If you’ve worked in the hospice realm for any length of time, you may be familiar with Additional Development Requests (ADRs). An ADR is a request for medical documentation to ensure proper payment for provided Medicare services. Claims are selected based on specific parameters set by the Centers for Medicare and Medicaid Services (CMS).
ADRs have been around for years. In 2017, CMS introduced a new ADR strategy—Targeted Probe and Educate (TPE). TPE requests are designed to help hospice providers reduce and prevent improper payments, reduce appeals, decrease provider burden and improve the medical review and education process.
Many common errors, such as a missing physician’s signature, are easily corrected. Yet, when an agency is “targeted,” it must be addressed within the parameters of the TPE guidelines, or the agency could be subject to a host of unpleasant consequences.
To understand TPE better, it’s helpful to understand the context in which it was devised. Essentially, Medicare medical reviews are undertaken to accomplish four main goals:
Identify and prevent inappropriate payments
Identify potential risks to the Medicare trust fund
Appropriately pay for covered services
In this regard, the Medicare Fee for Service (FFS) Recovery Audit Program’s mission is to identify and correct improper Medicare payments through the efficient detection and collection of overpayments made on claims of health care services provided to Medicare beneficiaries, and the identification of underpayments to providers. This, in turn, allows CMS to implement actions that will prevent future improper payments in all 50 states. It is a required mandate through the Social Security Act.
Generally, these recovery programs fall into three main buckets:
Performed by: Medicare Administrative Contractors (MACs), Zone Program Integrity Contractors (ZPICs), Program Safeguard Contractors (PSCs), Supplemental Medical Review Contractors and outside contractors
Claim review contractors identify suspected improper billing through error rates produced by the Comprehensive Error Rate Testing (CERT) program; vulnerabilities identified through the Recovery Audit Program; claim data analysis; and evaluation of other information (e.g., complaints). Generally, claim review contractors focus Medical Review (MR) activities on identified problem areas and select appropriate action for the severity of the problem.
Note: Medical reviews will generate ADRs.
Comprehensive Error Rate Testing (CERT)
Performed by: CERT Review Contractors (RCs) and CERT Statistical Contractors (SCs)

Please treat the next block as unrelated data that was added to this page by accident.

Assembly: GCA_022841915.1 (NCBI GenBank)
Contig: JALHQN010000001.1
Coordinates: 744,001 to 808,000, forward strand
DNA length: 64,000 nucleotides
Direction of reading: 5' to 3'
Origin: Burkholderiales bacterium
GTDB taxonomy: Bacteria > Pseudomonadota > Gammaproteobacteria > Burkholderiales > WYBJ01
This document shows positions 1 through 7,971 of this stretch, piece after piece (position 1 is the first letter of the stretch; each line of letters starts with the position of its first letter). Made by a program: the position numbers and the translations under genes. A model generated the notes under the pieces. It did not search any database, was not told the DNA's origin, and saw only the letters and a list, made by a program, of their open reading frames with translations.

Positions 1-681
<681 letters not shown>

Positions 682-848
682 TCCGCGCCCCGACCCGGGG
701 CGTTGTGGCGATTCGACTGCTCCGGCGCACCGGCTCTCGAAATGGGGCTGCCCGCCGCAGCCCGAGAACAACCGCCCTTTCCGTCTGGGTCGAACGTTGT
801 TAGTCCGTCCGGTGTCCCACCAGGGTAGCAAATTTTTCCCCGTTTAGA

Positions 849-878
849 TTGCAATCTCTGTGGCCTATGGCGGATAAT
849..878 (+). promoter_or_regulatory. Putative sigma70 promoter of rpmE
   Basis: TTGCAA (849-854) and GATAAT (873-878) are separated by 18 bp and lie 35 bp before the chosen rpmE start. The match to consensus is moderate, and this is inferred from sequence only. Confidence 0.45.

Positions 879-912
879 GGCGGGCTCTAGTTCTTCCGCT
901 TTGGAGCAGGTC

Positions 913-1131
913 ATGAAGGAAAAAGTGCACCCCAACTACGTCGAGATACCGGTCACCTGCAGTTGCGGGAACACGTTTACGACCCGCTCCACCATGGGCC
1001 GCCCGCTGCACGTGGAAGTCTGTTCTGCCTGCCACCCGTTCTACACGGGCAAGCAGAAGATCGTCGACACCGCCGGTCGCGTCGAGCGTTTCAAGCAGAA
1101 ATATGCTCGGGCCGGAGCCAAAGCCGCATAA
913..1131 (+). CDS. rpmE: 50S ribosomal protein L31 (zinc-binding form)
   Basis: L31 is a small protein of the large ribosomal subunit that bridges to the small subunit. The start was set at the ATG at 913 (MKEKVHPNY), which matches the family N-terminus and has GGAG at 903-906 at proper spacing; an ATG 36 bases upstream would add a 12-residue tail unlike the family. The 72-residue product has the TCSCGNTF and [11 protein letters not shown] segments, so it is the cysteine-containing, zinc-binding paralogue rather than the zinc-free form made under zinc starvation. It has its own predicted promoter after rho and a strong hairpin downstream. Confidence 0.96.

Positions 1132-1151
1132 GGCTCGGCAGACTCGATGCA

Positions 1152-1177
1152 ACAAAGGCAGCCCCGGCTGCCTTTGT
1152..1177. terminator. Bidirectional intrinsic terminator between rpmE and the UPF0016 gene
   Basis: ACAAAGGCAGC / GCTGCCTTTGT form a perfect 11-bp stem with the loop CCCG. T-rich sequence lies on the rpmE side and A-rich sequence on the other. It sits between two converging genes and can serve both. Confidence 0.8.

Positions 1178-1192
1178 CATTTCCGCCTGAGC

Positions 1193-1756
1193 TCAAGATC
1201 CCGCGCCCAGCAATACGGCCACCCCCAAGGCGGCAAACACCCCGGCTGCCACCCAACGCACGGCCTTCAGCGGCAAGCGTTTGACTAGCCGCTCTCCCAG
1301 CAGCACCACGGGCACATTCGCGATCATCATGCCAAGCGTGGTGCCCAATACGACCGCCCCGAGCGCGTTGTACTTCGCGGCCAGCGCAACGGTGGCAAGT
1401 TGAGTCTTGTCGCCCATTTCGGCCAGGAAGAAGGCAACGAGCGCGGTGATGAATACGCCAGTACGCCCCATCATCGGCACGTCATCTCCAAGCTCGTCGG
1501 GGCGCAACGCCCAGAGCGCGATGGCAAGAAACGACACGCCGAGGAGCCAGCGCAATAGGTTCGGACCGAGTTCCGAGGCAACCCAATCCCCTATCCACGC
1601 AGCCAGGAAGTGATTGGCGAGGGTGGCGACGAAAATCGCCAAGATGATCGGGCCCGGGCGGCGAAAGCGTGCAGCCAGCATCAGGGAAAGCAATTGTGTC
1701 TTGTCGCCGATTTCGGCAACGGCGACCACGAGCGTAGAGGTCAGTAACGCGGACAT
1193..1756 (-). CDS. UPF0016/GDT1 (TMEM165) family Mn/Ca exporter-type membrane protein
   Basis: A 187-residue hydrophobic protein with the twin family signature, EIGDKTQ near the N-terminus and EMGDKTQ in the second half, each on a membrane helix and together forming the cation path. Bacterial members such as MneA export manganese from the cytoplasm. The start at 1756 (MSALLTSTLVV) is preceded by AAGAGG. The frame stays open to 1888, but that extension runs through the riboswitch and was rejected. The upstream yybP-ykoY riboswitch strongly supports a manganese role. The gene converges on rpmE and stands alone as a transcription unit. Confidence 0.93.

CMS calculates the FFS improper payment rate through the Comprehensive Error Rate Testing (CERT) program. Each year, CERT evaluates a statistically valid stratified random sample of claims to determine if they were paid properly under Medicare coverage, coding and billing rules.
The fiscal year (FY) 2017 Medicare FFS program improper payment rate was 9.51 percent, representing $36.21 billion in improper payments, compared to the FY 2016 improper payment rate of 11 percent, or $41.08 billion in improper payments.
Performed by: Medicare FFS recovery auditors
Recovery auditors review past Medicare FFS claim data for potential overpayments or underpayments, reviewing medical records when necessary to make appropriate determinations. When performing these reviews, recovery auditors follow Medicare regulations, billing instructions, National Coverage Determinations (NCDs), coverage provisions and the respective MAC’s Local Coverage Determinations (LCDs).
Recovery auditors do not develop or apply their own coverage, payment or billing policies.
In general, recovery auditors do not review a claim previously reviewed by another entity. Rather, recovery auditors analyze claim data using their proprietary software to identify claims that clearly or likely contain improper payments.
Each of these recovery programs is designed with one common goal in mind—the recoupment of funds. Each is mandated by an act of Congress, and they are not going away anytime soon for providers of all scopes—including hospice agencies.
Enter TPE – the New ADR Strategy
CMS’s TPE program is designed to help providers and suppliers reduce claim denials and appeals through one-on-one help. In our next series of blogs, we’ll explain why TPE was developed, how it works and how it affects your hospice agency.